All in Gluten-Free

Lemon Cornmeal Cake

This cake is topped with a lemon simple syrup when it's hot out of the oven resulting in a moist, sticky cake that is wonderfully lemony.  It's made with almond flour and cornmeal making it gluten free but not obviously so.  It's a cake that happens to be gluten free rather than a cake in which the flour was replaced with gluten free ingredients to make it gluten free.  The cornmeal in the cake gives it a slightly crunchy texture I love.  It's a great dessert, afternoon treat or even a decadent breakfast.  Read more.

Preserved Lemons

When I first began making preserved lemons, I made them to exclusively use in tagines. But quickly I discovered that their subtle tartness enhanced a much wider variety of recipes than I had previously thought. The addition of preserved lemons reinvented my hummus, lemon aioli, fish tacos, salad dressings and more, so now I always keep a jar of it in the refrigerator. 

I have a good friend, Lina (okay, so Lina is actually the good friend of my son, Tyler, but when she visited us last summer I quickly realized how special she was so I jockeyed myself into their friendship), whose parents are both Moroccan.  Because preserved lemon plays such a major role in Moroccan cuisine, Lina and I naturally fell to discussing this delicacy soon after we met for the first time.  As it turns out, Lina's mom calls them pickled lemons instead.  This makes a lot of sense because the lemons are stored in a saltwater solution wherein the rinds become not only edible, but delicious as well.  So while most recipes recommend keeping the rinds, they also oddly recommend discarding the pulp.  This is strange because I really like the pulp.  For a while I was conflicted, until I put the question to Lina.  I asked her, "What does your family do, keep or discard the pulp?"  She didn't even pause to think about it.  "We use the whole lemon!"  I've been using the whole lemon ever since.  Read more.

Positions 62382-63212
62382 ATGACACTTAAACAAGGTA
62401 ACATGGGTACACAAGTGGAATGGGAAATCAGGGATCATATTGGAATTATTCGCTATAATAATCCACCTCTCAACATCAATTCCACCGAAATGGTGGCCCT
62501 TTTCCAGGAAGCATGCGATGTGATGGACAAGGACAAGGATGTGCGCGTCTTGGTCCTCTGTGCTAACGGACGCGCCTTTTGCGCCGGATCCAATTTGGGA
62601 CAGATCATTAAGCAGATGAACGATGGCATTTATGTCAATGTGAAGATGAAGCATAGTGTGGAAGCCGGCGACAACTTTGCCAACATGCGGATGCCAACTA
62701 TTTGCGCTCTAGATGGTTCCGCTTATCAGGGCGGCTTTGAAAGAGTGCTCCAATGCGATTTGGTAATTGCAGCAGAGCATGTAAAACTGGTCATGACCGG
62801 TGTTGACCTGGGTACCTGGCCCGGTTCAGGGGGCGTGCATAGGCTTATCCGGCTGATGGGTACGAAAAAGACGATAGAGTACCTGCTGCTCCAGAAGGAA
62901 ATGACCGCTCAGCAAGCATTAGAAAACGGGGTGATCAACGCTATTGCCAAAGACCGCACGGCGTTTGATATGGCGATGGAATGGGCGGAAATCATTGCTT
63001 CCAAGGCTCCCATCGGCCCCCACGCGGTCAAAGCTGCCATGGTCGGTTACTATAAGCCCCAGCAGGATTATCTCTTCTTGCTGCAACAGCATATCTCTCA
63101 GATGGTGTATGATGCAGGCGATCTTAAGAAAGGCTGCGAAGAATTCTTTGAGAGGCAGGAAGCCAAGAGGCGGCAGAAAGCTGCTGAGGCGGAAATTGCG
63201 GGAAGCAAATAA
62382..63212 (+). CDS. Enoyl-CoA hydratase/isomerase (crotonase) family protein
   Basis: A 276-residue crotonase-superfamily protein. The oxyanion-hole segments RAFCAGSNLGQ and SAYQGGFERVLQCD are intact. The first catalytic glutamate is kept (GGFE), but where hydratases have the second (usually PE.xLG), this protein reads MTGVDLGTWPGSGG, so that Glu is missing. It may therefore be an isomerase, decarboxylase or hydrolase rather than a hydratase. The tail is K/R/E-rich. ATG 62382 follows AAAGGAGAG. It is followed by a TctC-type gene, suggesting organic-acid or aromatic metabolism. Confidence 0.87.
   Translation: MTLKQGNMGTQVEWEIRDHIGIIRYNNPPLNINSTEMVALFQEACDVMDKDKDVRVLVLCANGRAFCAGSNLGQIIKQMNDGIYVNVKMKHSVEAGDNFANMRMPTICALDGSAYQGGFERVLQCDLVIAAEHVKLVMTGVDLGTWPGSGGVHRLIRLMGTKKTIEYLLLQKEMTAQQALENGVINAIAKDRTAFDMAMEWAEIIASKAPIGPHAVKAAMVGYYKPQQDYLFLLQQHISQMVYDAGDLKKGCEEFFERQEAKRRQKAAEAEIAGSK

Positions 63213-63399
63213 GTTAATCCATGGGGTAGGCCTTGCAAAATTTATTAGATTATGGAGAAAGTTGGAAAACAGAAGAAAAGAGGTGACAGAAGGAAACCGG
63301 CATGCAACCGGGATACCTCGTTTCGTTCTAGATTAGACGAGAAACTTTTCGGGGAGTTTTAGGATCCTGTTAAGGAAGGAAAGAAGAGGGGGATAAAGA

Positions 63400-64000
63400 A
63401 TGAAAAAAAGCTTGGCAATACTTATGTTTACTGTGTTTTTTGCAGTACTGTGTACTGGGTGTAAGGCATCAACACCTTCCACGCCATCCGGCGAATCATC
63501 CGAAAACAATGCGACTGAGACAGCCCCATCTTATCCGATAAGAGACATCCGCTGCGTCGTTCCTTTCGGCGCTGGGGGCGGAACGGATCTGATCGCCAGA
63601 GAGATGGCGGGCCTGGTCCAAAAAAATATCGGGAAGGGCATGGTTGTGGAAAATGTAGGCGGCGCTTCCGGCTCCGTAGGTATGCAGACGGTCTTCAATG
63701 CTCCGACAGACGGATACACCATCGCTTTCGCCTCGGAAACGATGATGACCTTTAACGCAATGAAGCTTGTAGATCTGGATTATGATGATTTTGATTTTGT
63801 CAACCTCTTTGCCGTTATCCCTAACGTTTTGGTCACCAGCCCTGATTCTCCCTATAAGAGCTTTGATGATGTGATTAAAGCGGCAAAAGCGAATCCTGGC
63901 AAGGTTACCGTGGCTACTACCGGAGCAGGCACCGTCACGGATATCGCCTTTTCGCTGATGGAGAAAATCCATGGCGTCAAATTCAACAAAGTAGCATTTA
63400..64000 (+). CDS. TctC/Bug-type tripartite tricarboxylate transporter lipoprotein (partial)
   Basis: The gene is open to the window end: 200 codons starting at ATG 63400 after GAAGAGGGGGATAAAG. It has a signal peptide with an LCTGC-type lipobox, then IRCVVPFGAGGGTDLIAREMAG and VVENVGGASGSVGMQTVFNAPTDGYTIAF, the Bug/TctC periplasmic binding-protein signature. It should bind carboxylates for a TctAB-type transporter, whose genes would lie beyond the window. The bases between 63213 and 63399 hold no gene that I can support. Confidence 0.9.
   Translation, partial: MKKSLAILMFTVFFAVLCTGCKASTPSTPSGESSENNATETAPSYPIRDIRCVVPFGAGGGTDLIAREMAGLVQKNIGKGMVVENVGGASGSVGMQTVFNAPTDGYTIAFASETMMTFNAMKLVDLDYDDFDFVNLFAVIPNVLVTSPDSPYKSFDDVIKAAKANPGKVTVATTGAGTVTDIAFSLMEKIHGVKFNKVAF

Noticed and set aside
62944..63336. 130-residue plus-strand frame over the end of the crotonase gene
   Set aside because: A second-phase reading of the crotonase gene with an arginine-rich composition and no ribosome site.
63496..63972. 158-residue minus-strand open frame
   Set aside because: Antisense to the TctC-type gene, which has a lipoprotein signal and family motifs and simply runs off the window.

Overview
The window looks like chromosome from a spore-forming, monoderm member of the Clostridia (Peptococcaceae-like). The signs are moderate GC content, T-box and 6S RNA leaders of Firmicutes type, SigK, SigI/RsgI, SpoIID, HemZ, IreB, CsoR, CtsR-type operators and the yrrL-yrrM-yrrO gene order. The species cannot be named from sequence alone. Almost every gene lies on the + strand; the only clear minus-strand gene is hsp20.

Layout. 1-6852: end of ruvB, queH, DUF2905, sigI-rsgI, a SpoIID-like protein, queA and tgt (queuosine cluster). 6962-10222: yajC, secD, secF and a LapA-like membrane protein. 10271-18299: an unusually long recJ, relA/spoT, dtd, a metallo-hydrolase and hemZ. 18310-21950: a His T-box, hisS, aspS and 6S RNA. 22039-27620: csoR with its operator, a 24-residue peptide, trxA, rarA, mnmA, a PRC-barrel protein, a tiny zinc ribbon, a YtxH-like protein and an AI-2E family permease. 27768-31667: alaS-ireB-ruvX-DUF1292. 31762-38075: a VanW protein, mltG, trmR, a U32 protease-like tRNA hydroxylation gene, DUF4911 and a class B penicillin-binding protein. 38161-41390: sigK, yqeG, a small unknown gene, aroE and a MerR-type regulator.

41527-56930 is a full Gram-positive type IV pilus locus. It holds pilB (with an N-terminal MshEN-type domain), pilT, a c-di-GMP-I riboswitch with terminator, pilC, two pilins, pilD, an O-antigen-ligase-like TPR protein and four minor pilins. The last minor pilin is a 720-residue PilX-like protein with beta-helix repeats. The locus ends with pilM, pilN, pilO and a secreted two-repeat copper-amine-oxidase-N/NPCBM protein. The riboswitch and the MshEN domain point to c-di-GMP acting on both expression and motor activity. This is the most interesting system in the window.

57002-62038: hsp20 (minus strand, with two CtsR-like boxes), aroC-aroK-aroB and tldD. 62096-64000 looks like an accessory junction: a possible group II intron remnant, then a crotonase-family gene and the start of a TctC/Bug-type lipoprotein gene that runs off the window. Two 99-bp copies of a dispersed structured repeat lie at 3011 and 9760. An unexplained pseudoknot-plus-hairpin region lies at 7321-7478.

I first tasted falafel a few years ago at Oleana, a restaurant in the Boston area that serves phenomenal food with a Turkish and Middle Eastern spin.  At the time, I didn't even know how to pronounce falafel.  But soon after tasting it, I knew I wanted to try making it at home.  Traditionally, falafel is made with chickpeas that are soaked, ground, and fried.  There's nothing quite like falafel fresh out of the fryer, but it can become a bit heavy and dry if left sitting for too long.  Read more.

White Bean Hummus

A disclaimer: hummus is derived from the Arabic word for "mashed chickpeas," so "White Bean Hummus" is a bit of a misnomer. But definitions—like my recipes—are always changing, and I think we've revised hummus to mean: "any bean spread with tahini." So even though you'll find no chickpeas in my recipe, it still tastes, smells, and looks like hummus, so I'm going to name it accordingly.  Traditionalists will scoff, but this creamy hummus tastes too amazing on a falafel sandwich for me to care. 

In addition to its lack of chickpeas, this particular hummus' uniqueness is amplified by the inclusion of preserved lemon.  Read more.